The Independent runs a feature today about the correlation between weather and health. I don’t think it comes as a surprise as Seasonal Affective Disorder (SAD) has long been recognised as a condition.
The article though draws on physical health conditions as well – which again, doesn’t come as a surprise. When it is cold, people who might be more frail or vulnerable will be more prone to sickness.
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The interesting aspect highlighted by the Independent is how the Met Office (the weather agency) have been commissioned to provide direct services to alert some of the most vulnerable to changes in weather conditions themselves and the interplay between the Met Office and the PCTs (Primary Care Trusts). The Met Office will identify weather conditions that would increase levels of risk, either because of extremes in heat or cold, or for people who might be suffering from SAD, when there are prolonged periods of gloominess forecast.
It’s a service that has been trialled and rolled out in some areas of the country and might seem obvious but there are other aspects of weather that might relate to health such as pollution levels and poor air quality – which might not be so immediately obvious and of which some foresight might be useful.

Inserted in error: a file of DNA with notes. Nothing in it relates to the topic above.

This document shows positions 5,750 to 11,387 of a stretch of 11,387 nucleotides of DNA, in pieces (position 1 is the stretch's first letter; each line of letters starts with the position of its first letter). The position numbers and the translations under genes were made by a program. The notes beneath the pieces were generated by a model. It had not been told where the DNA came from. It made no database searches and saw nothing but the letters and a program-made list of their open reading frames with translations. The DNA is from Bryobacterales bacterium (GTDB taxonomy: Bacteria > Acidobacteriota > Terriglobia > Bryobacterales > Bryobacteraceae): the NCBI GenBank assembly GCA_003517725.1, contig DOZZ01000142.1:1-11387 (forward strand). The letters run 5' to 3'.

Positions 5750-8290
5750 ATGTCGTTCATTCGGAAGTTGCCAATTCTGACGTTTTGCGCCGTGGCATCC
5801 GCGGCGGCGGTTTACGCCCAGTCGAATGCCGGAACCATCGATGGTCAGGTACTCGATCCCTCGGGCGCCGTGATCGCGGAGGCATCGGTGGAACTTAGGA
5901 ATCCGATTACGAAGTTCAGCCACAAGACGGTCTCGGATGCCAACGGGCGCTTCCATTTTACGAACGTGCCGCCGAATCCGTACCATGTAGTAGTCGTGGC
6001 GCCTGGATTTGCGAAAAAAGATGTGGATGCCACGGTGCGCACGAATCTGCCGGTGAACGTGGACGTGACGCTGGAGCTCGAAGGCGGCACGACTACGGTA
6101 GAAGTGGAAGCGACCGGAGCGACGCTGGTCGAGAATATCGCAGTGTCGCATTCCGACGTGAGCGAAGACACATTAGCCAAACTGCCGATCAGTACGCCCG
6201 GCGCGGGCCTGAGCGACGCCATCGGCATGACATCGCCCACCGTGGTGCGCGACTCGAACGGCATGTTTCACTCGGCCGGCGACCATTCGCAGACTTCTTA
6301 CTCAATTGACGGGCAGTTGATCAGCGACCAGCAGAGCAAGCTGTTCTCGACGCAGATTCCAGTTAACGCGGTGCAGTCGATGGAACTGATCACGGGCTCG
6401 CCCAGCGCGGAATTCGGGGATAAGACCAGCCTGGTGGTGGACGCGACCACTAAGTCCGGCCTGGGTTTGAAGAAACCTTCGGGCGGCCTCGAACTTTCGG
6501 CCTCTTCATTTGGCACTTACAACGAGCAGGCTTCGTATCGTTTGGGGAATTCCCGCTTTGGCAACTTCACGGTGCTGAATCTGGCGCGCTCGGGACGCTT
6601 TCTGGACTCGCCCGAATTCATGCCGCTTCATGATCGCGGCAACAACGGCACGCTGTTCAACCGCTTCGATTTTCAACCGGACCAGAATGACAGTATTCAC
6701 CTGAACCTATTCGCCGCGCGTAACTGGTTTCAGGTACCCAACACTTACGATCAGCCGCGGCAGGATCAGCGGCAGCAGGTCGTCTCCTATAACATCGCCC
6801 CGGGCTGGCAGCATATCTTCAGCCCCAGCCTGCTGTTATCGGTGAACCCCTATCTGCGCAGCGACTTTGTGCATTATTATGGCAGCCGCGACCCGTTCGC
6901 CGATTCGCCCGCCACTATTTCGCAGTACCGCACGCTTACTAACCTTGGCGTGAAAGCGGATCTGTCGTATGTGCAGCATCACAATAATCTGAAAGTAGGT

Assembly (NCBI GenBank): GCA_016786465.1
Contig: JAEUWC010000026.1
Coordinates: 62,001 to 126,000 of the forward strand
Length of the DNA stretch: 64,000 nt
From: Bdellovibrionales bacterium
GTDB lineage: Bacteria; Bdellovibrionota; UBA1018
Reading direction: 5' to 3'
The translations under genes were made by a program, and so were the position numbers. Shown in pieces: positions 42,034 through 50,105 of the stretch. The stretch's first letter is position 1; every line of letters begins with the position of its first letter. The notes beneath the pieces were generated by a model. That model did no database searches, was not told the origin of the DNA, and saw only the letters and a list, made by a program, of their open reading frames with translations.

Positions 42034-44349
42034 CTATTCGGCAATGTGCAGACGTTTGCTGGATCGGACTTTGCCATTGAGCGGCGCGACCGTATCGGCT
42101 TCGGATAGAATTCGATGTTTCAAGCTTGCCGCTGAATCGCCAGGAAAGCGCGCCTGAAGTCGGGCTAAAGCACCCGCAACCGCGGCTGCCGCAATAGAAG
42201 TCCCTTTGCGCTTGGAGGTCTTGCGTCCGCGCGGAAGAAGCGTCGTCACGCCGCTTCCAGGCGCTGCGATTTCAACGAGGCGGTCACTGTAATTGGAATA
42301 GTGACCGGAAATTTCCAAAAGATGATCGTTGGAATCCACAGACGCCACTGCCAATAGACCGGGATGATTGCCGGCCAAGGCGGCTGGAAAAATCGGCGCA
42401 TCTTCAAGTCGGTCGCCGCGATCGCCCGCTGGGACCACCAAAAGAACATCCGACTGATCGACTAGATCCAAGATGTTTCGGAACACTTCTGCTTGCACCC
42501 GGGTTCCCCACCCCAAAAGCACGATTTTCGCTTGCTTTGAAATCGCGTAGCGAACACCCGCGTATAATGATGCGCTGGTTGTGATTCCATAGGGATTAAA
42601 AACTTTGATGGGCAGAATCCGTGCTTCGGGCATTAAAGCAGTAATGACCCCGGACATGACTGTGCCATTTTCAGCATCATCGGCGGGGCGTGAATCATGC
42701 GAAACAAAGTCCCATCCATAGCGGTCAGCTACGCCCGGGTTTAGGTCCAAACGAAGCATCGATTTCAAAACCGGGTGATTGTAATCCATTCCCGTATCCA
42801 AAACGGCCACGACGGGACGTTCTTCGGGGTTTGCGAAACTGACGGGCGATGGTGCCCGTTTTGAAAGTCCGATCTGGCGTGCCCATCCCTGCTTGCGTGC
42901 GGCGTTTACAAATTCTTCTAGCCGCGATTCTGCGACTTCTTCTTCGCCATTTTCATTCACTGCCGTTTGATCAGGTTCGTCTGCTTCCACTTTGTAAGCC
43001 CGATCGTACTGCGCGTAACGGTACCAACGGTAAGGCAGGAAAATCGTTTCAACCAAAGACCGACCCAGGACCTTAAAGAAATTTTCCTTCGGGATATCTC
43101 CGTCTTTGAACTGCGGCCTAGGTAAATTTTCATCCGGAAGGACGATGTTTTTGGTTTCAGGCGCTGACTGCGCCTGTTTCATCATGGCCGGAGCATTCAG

It seems like an obvious link to make but as Wayne Elliott, the Head of Health Forecasting at the Met Office says
“My personal view is that the two big areas of importance in climate change are the economic impact and the health impact. Everything else is a side issue.”
My own opinion? That in some ways it’s obvious that there would be a link and connection regarding all kinds of physical and mental health conditions related to weather and it may well be a reason for propensities to different conditions in different parts of the world. Some of the most obvious differences are related to extremes in temperatures and our ability (or not) to manage them but if changes are taking place to climate, it is another factor to consider.
It’s interesting to see that the weather forecasting agency is working so closely with the Department of Health and itself running a direct ‘alert’ system to those who might suffer most from changes in weather conditions but also that in changes may need to take place in public health policies and focusses if weather and climate change is to lead to differing needs within the health service.